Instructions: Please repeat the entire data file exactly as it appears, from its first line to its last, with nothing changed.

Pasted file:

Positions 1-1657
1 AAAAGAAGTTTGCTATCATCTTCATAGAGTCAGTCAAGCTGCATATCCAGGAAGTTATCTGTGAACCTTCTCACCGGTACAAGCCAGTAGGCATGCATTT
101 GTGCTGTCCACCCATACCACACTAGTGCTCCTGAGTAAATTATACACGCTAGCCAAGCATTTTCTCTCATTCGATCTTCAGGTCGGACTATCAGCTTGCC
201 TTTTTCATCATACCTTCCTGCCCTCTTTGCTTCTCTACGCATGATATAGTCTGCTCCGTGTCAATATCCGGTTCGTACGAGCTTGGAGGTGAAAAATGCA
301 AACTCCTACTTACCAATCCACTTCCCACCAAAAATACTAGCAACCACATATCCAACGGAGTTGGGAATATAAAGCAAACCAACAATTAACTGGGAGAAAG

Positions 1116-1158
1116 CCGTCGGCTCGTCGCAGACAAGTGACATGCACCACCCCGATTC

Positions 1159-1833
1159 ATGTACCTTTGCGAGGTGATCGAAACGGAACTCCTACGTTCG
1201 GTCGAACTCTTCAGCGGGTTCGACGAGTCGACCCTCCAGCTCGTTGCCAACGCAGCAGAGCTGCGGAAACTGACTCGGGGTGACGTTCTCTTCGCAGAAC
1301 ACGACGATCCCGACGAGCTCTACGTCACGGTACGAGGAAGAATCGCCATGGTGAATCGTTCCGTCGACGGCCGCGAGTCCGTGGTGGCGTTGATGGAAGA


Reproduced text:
Positions 1-1657
1 AAAAGAAGTTTGCTATCATCTTCATAGAGTCAGTCAAGCTGCATATCCAGGAAGTTATCTGTGAACCTTCTCACCGGTACAAGCCAGTAGGCATGCATTT
101 GTGCTGTCCACCCATACCACACTAGTGCTCCTGAGTAAATTATACACGCTAGCCAAGCATTTTCTCTCATTCGATCTTCAGGTCGGACTATCAGCTTGCC
201 TTTTTCATCATACCTTCCTGCCCTCTTTGCTTCTCTACGCATGATATAGTCTGCTCCGTGTCAATATCCGGTTCGTACGAGCTTGGAGGTGAAAAATGCA
301 AACTCCTACTTACCAATCCACTTCCCACCAAAAATACTAGCAACCACATATCCAACGGAGTTGGGAATATAAAGCAAACCAACAATTAACTGGGAGAAAG

Positions 1116-1158
1116 CCGTCGGCTCGTCGCAGACAAGTGACATGCACCACCCCGATTC

Positions 1159-1833
1159 ATGTACCTTTGCGAGGTGATCGAAACGGAACTCCTACGTTCG
1201 GTCGAACTCTTCAGCGGGTTCGACGAGTCGACCCTCCAGCTCGTTGCCAACGCAGCAGAGCTGCGGAAACTGACTCGGGGTGACGTTCTCTTCGCAGAAC
1301 ACGACGATCCCGACGAGCTCTACGTCACGGTACGAGGAAGAATCGCCATGGTGAATCGTTCCGTCGACGGCCGCGAGTCCGTGGTGGCGTTGATGGAAGA